In recent years, Oil exploration at the heart of the wetlands has caused drastic pollution and destruction of the aquatic ecosystem of the wetlands. As a result, large numbers of fish and other rare and endangered species of birds that have always inhabited these regions, are believed to have died of diseases caused by polluted emissions and oil spills.
It is worth noting that the water supply has become a critical problem in the region, especially since the regime has decided to go ahead with its disastrous diversion of the river Karoon, as well as building numerous useless dams across the region. The rivers are the source of common wealth of the Ahwazi Arab people because of their potential for fishery and suitable environment for livestock. Moreover, they have a stabilizing impact on the environment of Ahwaz’. The drying of these rivers by the   Iranian regime is, plain and simple, a declaration of war on Ahwaz’s farmers whose lands stretch from the Zagros Mountains all the way to the marshes and the Arabian Gulf.

Undoubtedly, this dryness will have drastic repercussions on the lives and fate of the Ahwazi farmers who will most likely will be forced to abandon their lands in search of other destinations and alternatives which will allow them to survive. It might also, perhaps, compel them to migrate to the Persian cities, which seems to be the regime occupier’s goal – to humiliate the Ahwazis and make them beg for their livelihoods from their antagonists. All the while leaving the land free for Persian settlers backed by the occupying regime.

As a result of building dams on the rivers, the Ahwazi farmers are forced to use the contaminated water containing sewage and harmful industrial discharges to irrigate their lands where they cultivate wheat and barley. This, of course, has serious ramifications on the health of the Ahwazis because of the toxicity and lack of nutrients in their agricultural product.wetlands-protest-ahwaz2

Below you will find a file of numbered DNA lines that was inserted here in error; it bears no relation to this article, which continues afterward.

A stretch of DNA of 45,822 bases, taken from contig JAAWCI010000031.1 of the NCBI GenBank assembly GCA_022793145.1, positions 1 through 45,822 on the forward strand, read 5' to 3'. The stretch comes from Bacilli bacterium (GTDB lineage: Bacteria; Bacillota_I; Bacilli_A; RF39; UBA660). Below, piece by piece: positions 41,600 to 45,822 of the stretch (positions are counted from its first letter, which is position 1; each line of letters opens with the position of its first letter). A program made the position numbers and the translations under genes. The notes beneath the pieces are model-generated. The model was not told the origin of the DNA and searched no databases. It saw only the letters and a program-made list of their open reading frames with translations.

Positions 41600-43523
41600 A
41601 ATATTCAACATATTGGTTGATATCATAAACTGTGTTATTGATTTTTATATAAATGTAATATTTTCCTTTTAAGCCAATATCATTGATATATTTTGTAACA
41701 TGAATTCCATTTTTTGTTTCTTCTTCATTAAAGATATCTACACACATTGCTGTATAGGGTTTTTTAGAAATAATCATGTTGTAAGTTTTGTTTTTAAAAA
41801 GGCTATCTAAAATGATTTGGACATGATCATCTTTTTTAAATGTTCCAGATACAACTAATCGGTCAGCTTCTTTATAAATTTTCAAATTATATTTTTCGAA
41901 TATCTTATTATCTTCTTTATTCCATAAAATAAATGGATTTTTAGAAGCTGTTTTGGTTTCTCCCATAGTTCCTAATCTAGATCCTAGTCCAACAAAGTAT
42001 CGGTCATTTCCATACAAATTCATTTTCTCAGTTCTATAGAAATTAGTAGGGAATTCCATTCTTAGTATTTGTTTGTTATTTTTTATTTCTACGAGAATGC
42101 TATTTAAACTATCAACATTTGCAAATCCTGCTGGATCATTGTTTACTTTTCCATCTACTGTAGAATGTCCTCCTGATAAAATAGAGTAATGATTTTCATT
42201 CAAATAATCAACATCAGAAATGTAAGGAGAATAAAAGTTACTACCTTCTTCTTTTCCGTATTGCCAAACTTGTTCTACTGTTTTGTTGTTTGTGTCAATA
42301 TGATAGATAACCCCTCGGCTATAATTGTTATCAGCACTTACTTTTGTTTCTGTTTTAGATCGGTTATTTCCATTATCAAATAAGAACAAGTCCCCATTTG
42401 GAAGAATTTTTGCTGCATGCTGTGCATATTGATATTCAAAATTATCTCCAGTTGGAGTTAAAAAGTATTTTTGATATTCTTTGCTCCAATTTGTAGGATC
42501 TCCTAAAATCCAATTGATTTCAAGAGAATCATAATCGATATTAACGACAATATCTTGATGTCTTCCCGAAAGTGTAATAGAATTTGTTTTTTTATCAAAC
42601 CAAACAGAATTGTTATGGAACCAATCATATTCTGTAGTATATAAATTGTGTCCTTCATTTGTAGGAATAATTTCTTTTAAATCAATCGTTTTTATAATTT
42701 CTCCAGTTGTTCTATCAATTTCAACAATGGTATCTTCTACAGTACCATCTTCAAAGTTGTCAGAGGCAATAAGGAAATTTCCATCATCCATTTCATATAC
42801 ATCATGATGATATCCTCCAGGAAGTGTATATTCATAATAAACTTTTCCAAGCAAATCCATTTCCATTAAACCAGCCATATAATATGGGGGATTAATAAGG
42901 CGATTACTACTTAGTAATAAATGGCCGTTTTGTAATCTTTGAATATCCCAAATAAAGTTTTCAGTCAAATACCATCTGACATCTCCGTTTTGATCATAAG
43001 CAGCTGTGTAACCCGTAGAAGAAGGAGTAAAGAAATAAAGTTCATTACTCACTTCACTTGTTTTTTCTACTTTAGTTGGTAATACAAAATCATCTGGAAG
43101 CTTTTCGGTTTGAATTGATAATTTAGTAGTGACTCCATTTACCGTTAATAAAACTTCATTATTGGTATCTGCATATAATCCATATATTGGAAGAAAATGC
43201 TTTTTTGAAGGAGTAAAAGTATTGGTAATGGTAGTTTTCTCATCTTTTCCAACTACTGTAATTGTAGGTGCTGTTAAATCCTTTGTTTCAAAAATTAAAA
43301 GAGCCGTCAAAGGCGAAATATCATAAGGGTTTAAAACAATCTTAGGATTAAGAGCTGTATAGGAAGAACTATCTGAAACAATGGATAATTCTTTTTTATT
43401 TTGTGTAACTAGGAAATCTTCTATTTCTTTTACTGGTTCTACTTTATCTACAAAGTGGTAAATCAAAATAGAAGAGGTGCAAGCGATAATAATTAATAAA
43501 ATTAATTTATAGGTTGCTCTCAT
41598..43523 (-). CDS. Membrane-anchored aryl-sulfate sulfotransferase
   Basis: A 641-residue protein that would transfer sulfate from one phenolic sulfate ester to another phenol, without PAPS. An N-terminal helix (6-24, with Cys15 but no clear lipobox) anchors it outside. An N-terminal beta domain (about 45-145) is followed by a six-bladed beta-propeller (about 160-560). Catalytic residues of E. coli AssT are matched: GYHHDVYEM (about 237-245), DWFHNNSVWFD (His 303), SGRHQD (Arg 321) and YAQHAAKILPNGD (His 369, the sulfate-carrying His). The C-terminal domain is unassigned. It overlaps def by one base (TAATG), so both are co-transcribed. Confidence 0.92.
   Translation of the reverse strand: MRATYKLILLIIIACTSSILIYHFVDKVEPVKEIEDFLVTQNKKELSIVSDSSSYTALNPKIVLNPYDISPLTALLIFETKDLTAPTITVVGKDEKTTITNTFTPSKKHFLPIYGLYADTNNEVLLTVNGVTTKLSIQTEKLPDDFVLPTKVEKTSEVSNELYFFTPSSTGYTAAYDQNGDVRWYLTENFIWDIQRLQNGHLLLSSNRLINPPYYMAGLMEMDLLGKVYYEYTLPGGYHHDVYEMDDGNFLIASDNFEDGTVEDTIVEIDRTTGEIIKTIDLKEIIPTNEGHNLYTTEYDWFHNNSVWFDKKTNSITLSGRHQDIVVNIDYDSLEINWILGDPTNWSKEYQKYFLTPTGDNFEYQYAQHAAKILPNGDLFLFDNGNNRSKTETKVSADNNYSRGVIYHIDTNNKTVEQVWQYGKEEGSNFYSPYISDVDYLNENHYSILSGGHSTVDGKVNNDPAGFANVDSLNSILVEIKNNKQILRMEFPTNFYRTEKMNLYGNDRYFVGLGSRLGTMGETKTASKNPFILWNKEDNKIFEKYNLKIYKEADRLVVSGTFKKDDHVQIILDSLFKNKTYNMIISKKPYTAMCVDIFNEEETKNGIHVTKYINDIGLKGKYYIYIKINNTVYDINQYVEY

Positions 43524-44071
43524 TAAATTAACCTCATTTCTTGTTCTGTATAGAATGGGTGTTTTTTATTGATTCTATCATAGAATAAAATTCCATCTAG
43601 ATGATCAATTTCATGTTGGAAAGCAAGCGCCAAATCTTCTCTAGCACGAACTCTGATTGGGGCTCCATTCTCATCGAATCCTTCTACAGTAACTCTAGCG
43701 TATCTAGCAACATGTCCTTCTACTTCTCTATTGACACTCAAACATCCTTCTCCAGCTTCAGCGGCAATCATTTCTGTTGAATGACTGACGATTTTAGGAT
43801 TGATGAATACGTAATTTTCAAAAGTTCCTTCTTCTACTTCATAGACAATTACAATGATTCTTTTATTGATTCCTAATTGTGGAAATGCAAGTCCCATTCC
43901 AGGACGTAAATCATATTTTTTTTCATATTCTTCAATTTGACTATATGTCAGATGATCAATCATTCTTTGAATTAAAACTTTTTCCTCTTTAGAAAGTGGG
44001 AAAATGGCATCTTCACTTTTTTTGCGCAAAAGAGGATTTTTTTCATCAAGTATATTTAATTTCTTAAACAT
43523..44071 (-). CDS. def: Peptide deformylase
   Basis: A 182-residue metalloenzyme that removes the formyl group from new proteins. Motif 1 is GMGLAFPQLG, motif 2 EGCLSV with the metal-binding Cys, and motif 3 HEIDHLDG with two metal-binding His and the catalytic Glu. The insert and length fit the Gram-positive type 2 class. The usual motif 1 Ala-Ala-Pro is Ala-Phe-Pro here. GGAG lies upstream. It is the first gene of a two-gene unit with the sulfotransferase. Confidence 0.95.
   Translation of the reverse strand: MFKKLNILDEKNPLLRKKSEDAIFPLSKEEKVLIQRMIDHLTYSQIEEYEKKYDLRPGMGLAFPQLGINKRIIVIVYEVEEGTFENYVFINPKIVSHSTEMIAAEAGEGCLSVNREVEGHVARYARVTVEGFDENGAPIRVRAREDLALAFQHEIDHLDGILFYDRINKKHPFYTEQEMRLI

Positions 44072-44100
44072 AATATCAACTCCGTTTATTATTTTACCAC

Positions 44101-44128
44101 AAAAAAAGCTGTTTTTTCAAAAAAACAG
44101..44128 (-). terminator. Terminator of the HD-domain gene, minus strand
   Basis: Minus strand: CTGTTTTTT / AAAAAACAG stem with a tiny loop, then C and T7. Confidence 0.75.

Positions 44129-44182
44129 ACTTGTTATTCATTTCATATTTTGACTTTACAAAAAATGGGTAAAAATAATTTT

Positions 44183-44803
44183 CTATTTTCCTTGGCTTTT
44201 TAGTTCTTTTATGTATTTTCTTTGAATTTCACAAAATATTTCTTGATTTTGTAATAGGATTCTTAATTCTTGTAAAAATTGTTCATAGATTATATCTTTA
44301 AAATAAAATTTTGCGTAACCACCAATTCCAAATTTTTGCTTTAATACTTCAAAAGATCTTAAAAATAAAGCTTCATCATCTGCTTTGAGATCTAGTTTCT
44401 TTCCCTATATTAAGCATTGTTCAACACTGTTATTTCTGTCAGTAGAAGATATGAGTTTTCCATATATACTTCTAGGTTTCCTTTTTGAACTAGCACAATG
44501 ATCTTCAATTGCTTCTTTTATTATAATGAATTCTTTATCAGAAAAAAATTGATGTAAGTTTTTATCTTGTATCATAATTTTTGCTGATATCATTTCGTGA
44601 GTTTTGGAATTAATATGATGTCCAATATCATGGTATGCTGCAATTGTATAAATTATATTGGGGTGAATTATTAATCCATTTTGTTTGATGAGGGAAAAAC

The scarcity of potable water for agricultural purposes has already driven Ahwazi farmers in the   rural areas to use wastewater to irrigate their farmland. Informed sources have claimed that nearly 2,500 hectares of arable and fertile lands in Gheizaniyeh oil- rich area, which lies east of the city of Ahwaz, are being irrigated by sewerage and industrial water.

It is not surprising then, that the dryness of Ahwazi Rivers and wetlands is the major cause of severe environmental pollution and devastating sandstorms as well as the spread of epidemics and various diseases. The amount of dust particles in Ahwaz’s air was measured to be over 10 thousand micrograms per cubic meter. This amount is about 70 times more than the standard rate which is 150 micrograms per cubic meter.

These adverse weather conditions are known to have triggered drastic asthmatic attacks and other related allergic reactions among Ahwazi people, as hundreds of citizens were admitted to medical centers after suffering from severe respiratory disorders due to the thick dust storm and air pollution. This situation must not be allowed to continue.